Thanks for the fair and balanced piece, providing a valuable start point for dialogue. It calls attention to the hazards of “painting all (memorials) with the same brush,” as the phrase goes. In that vein we have, on the one hand, the Lee statue of New Orleans — now removed — with the man facing defiantly northward, arms folded. Robert E. Lee had never set foot in Louisiana. Of another category altogether is the Washington, Va. monument commemorating the county’s war dead during the Civil War.
Frank Masi of Norfolk, a distant relative whose direct ancestors (like my own) emigrated from Italy to America in search of a better life, well over a century ago, would sign on with the Norfolk Blues Artillery, Grandy’s Battery, and fight with Mahone’s Brigade of Anderson’s Division, at Sharpsburg, Fredericksburg, Chancellorsville, and Gettysburg (encamped at the high school in late June 1863) during that war. I located his records in the Virginia State Library in Richmond some years ago, and to the end of the Civil War, and his parole, he signed his name “Cadet (a title of which he was evidently proud; the only he would ever have) F.J. Masi.” At Gettysburg his artillery battery supported the 7th Virginia Infantry comprised of quite a number of Rappahannock County soldiers under Heth’s Division, AP Hill’s Corps. Frank Masi was not a man of means, and died not long after the war of his wounds. (An uncle of his, a silversmith, designed the official U.S. Seal).
Masi resigned from West Point in 1861. By May, most of the Southern cadets were gone. Out of a total Corps of 278, there were 86 Southerners, of whom 65 resigned. They felt it was their duty, to do so, and fight for their native state — as he did — period. When I arrived in Washington, D.C., in 1994, one of the very first things we did was locate Frank Masi’s record at the Virginia State Library in Richmond.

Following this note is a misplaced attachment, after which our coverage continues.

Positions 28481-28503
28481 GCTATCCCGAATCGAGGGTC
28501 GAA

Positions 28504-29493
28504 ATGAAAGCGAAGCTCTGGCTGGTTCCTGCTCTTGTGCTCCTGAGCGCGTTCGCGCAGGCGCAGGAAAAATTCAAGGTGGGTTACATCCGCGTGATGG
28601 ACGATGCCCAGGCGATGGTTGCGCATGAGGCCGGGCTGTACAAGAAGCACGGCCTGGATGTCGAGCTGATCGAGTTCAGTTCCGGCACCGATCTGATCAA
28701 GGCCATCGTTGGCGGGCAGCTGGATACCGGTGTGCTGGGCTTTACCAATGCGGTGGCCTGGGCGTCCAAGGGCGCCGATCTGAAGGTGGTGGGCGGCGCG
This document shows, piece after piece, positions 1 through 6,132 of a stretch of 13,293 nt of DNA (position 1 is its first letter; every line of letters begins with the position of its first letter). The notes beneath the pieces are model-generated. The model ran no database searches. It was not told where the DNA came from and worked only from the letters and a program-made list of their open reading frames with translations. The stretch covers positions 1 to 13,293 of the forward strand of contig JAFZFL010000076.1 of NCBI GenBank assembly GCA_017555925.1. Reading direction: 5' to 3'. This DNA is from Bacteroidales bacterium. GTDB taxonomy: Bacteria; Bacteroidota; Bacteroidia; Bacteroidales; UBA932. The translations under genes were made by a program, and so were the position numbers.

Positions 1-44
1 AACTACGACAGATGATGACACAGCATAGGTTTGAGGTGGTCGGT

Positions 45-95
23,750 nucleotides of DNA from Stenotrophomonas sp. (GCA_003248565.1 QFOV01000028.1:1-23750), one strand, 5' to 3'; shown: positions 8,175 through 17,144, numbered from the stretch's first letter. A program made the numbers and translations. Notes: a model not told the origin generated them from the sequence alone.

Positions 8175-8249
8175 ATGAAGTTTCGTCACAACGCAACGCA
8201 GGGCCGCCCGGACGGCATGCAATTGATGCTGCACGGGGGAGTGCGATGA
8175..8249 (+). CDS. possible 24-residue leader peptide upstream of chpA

The monument outside the Rappahannock County Courthouse memorializing the county’s Civil War dead from the Confederate side commemorates for me, as for others, service and sacrifice — neither of which were for fame, nor riches, nor loyalty to the causes that tore the country apart, but for the sake of duty. Period. And the same can be said for most if not all American war memorials commemorating the dead.
As an aside, West Point produced 445 Civil War generals, and 294 fought for the Union and 151 for the Confederacy. Most were on active duty with the U.S. Army when the war began. The side those officers chose, with some exceptions, was driven largely by their state of residence. As for the soldiers themselves, they had no say whatsoever, with respect to whose side they would choose, with some 500,000 of over 2 million Union soldiers coming directly from Europe, and conscripted as a condition for immigration; the final point being, ideology, or cause, is not what we commemorate — but service and sacrifice, instead.